My marriage to my first husband, Bob, seemed straight out of a fairytale for the first decade or so. One another’s best friends, we loved playing tennis, video games, river rafting, listening to sermons—almost anything, as long as it was together.
Twelve years into our marriage, the spring morning dawned bright and sunny and, as was my habit, I was sitting in my wonderful "King Arthur" recliner, enjoying my time with the Lord. Bob also practiced daily quiet time. Seated on the couch in the same room, his eyes were closed in prayer, bible open on his lap.
At this early hour when the children were still in bed, all seemed so serene. How like a picture of our marriage this scene seemed to me. During those years, I praised God so often that he had given me a godly husband, that our marriage was based on a solid foundation. As I looked back over my life it seemed that God had given me a precious gift of having done this one thing right...I had married such a wonderful man—a great father, a patient, kind person, and a great provider. Given my past history of abuse of all kinds, I considered this very precious — and exceptional!
Recently, I had noticed that Bob had begun to struggle keeping a lid on his temper—something that had never been a problem. He also seemed somewhat depressed. I had consoled myself that this had to do with having recently left our church home of fifteen years. He went from a place of great responsibility and value in a struggling church to a thriving church home that had thousands of people, but we both felt somewhat anonymous. I assumed there was a void or vacuum in his life that he was struggling to fill where church service had once been. I had further convinced myself that before long we would be "plugged in" to leadership there and all would once again be well.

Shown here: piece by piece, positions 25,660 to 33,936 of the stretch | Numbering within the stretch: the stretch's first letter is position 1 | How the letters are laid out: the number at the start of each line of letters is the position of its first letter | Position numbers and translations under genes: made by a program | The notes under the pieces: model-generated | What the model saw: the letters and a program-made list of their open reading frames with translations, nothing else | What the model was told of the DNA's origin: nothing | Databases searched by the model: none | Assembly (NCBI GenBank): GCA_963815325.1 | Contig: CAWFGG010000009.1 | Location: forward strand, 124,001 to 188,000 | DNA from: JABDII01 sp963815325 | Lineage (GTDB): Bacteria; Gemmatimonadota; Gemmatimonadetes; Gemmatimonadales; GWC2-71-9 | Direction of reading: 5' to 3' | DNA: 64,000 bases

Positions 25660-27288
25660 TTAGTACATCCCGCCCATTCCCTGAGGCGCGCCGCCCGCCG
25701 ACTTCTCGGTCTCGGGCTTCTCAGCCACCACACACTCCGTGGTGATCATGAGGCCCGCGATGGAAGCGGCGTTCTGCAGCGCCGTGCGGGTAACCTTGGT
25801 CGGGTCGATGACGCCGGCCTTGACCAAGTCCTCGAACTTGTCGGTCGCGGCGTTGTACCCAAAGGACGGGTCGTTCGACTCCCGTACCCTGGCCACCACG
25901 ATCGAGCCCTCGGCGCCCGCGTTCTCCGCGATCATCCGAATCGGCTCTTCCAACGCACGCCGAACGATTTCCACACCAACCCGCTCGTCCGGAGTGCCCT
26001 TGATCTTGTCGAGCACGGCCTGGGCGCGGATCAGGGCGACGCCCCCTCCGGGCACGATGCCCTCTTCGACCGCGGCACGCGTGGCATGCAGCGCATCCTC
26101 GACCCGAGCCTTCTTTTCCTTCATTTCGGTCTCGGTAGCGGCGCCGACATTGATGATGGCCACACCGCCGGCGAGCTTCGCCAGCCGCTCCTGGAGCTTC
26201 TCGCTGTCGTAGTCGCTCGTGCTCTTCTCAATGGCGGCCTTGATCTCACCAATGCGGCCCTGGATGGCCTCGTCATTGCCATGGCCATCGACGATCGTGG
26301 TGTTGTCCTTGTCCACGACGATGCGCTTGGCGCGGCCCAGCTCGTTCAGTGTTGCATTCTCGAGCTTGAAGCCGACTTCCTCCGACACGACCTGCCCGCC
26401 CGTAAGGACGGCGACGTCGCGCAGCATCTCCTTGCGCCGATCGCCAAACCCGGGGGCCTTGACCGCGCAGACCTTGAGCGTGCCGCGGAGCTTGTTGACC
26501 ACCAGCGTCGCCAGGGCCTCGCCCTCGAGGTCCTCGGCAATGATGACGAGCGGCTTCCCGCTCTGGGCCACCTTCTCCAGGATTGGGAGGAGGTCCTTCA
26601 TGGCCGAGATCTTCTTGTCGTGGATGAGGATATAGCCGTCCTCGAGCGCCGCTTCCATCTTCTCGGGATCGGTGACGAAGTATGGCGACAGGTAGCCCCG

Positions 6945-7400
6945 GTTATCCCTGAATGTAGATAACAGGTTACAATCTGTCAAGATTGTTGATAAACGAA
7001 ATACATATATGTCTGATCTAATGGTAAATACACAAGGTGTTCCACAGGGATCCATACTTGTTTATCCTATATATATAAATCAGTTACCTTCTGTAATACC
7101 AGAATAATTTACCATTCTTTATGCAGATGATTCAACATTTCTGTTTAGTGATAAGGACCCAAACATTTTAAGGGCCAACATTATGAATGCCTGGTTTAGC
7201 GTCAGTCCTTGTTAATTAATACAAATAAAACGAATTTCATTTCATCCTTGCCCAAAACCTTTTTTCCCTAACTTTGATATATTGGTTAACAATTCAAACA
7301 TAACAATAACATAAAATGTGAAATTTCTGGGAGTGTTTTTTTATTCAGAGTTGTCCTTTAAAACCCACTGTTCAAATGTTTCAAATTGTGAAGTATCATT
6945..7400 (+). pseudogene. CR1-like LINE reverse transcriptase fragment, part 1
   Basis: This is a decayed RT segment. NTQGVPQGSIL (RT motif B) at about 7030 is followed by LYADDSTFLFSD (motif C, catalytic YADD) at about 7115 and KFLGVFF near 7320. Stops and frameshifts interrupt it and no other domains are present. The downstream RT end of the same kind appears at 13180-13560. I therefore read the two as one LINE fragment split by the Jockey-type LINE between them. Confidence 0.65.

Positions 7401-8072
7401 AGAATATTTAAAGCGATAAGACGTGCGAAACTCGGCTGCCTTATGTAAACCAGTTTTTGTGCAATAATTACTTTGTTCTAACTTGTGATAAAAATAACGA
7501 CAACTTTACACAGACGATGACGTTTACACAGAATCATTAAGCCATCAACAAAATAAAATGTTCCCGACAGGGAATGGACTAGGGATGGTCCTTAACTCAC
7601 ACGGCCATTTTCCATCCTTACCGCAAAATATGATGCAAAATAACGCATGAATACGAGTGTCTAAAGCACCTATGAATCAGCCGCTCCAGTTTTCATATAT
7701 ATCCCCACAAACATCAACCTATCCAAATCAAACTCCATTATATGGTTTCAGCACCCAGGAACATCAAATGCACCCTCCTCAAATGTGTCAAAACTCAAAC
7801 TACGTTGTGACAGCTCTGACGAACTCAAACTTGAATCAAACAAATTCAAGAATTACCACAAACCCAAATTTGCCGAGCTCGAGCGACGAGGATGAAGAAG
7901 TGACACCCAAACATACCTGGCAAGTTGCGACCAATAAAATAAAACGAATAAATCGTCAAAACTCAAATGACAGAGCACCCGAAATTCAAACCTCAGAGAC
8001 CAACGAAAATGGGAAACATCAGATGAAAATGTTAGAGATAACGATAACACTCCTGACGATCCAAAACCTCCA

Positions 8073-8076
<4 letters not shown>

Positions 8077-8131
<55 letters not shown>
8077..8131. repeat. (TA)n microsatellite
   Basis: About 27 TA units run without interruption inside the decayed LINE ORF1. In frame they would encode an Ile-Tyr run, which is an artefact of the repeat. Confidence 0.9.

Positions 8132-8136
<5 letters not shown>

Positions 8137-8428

On that particular morning, I looked ahead at the day that the Lord had made. I was “rejoicing and being glad” in it, and Bob looked up from his praying. The night before, we had returned from a weekend of wonderful time together at our new church's leadership conference. We had relished the joy and excitement of being together with people who love the Lord. All that time together had reminded us of times we had had earlier in our marriage—before his temper began to intensify. Before he seemed increasingly depressed.
Bob's face reflected concern. He invited me to join him on the couch with outstretched arms. Holding me close, he began to speak: "There is something I need to tell you..."
Unsettled upon hearing those words, nothing could have prepared me for what Bob shared with me at that moment.
"I have dabbled in internet pornography. I need to tell you. I need to confess it...I need your forgiveness..."
Now, two decades later, I know that disclosure was woefully incomplete and that what was no less than sex addiction brought about the ultimate death of our “storybook” marriage after 33 years. Bob ultimately gave in to the enemy of his soul. Sixteen years after he had first admitted his “flirtation” with internet porn, he announced that he no longer wanted to have anything to do with God and that he was no longer committed to our marriage. Within four years of that admission, we were divorced.